FORT JACKSON, S.C. (June 12, 2014) -- Wednesday traffic can be a little intense on Fort Jackson.

It might seem like a trivial matter when grouped with topics such as weapons registration, hospital services and religious support. But Family Day activities bring hundreds of visitors to the post every Wednesday, many of them unfamiliar with the installation and surrounding area. If you are new to the post, the additional vehicle and foot traffic can be a bit of a surprise.

It was one of dozens of issues discussed last week during the installation's Post Newcomers Orientation meeting at the NCO Club. Post Command Sgt. Major William Hain cautioned new arrivals to plan carefully for Family Day activities every Wednesday.

"We get the families here and, generally speaking, keep all of the Soldiers here (on post) on Family Day," Hain told the gathering of Soldiers, family members and DA civilians during the orientation. "If you haven't noticed, Wednesday is a little bit of a zoo. It's tough to get parking at the PX. You're not going to Popeye's, Burger King or any of the fast food restaurants on that day. But that's OK."

Post Newcomers Orientation takes place the first Wednesday of each month and includes presentations on topics such as employment readiness, Survivor Outreach Services, commissary hours and online information sources.

"If you had been on this installation 10 years ago, you would be shocked at how different it looks," said Col. Michael Graese, garrison commander. "Close to a billion dollars has been invested in this installation from fiscal year 2008 to fiscal year 2016. The Army understands that Fort Jackson was neglected for years and has put a lot of money into this installation to improve the quality of life for everybody sitting in here."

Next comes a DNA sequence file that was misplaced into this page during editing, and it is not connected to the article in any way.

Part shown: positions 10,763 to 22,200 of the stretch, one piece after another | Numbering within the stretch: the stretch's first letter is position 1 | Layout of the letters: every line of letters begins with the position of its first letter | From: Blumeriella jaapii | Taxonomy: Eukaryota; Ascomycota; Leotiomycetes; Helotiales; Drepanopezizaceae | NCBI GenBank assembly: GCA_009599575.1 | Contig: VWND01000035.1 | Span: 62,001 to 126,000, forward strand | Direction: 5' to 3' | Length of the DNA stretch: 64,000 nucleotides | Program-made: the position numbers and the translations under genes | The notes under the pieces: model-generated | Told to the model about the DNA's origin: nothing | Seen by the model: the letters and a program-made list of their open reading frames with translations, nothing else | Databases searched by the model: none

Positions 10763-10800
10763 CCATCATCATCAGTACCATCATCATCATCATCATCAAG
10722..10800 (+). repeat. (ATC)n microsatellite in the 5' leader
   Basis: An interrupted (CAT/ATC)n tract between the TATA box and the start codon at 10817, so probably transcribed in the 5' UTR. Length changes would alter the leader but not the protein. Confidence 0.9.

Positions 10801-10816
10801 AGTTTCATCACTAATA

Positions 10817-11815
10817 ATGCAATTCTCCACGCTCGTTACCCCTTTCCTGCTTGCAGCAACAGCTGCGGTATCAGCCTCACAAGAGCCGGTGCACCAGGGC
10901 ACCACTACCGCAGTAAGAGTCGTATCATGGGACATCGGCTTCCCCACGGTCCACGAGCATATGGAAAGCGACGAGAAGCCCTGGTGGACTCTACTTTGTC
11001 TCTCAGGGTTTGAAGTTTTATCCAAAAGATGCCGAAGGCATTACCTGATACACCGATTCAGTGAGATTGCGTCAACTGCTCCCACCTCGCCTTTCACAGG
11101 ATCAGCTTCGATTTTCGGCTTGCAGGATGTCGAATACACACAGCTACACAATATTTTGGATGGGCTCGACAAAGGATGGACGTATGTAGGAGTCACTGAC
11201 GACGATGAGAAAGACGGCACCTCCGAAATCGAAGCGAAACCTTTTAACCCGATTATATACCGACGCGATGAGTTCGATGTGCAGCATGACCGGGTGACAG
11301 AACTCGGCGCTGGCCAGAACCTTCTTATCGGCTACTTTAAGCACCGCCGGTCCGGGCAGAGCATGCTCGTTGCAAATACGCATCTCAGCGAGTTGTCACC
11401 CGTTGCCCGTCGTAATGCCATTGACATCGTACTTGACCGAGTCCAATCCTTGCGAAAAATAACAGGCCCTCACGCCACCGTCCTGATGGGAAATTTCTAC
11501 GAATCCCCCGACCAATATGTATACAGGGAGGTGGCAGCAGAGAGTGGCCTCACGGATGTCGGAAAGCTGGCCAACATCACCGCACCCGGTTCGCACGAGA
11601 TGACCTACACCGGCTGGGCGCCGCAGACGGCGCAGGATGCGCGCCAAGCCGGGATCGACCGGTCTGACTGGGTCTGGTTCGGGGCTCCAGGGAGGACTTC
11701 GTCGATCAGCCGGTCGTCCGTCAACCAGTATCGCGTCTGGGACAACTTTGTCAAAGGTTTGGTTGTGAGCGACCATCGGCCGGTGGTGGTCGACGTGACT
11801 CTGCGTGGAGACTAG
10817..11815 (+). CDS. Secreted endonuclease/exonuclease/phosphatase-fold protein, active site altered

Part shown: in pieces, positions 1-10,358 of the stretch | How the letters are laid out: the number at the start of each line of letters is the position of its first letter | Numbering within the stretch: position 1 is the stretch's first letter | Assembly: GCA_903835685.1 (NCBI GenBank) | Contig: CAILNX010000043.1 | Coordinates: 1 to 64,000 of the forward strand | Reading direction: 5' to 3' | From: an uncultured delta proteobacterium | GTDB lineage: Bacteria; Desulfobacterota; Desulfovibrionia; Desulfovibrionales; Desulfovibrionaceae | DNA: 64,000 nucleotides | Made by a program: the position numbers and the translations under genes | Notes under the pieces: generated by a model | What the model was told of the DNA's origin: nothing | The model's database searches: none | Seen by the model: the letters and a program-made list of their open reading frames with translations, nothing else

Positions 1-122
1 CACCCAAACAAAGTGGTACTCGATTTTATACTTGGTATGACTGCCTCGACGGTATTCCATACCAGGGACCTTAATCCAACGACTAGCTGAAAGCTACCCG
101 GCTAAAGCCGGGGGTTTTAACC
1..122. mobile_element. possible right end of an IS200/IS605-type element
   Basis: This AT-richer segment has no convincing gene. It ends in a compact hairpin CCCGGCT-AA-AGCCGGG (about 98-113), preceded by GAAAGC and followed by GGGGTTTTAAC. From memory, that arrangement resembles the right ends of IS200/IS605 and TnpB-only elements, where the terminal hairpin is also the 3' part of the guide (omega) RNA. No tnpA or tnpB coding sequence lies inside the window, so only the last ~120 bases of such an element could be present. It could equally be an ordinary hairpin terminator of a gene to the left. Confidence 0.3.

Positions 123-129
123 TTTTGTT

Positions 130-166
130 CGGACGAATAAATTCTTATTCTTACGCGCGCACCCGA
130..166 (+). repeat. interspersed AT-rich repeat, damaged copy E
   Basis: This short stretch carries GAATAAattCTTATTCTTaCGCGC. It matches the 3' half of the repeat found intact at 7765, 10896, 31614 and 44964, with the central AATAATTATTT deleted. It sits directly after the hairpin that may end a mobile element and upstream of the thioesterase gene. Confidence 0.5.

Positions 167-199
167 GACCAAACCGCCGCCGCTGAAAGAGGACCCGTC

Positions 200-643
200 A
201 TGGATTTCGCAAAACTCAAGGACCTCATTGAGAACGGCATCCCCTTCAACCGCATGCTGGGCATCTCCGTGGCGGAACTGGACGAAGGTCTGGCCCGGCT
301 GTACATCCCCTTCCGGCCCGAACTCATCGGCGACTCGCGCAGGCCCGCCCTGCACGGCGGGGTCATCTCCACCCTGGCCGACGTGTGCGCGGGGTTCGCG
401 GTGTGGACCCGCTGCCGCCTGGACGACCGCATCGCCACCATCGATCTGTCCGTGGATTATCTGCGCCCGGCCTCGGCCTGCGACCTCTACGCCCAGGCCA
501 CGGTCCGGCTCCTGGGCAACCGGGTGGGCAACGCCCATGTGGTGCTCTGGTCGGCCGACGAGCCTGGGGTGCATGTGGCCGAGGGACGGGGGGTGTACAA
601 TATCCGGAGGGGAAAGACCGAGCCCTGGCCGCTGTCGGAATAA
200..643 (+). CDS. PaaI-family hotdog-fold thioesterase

Hain said the post has a "robust" club system, and that activities for adults, children and entire families are taking place routinely throughout the year.

"You can do a lot of family-rewarding, personally-rewarding things in your off-time," Hain said. "The mission is our No. 1 priority here, but it's not the only thing we've got going on."

"I think it's very helpful, as a newcomer, to know the things that are available," said Staff Sgt. Julius Marmito, 2nd Battalion, 60th Infantry Regiment, who attended last week's session. He said he has never participated in a similar event at other installations.

Neither had James Roetzel, who attended the session with his spouse, Lt. Col. Lisa Roetzel, recently assigned to MEDDAC.

"We're newlyweds, which is one of the reasons I wanted to bring him," Lt. Col. Roetzel said.

She said she has taken part in newcomer orientations at other hospitals, but never one that covered an entire installation.

"It was interesting to hear about the different things that go on here on post, and the improvements," she said.

Her husband shared a similar sentiment.

"I don't think it was overwhelming," James Roetzel said. "I thought it was informative, and I'm glad I came."

The Army is in a transitional stage, Fort Jackson Commanding General Brig. Gen. Bradley Becker told last
week's attendees, but reminded them that the post's mission remains critical.

"We know from history that our country will call upon us again, and it's the Soldiers we train here at Fort Jackson who will be required to answer that call," he said. "It could be a year from now, it could be 10 years from now, but it all begins here at Fort Jackson."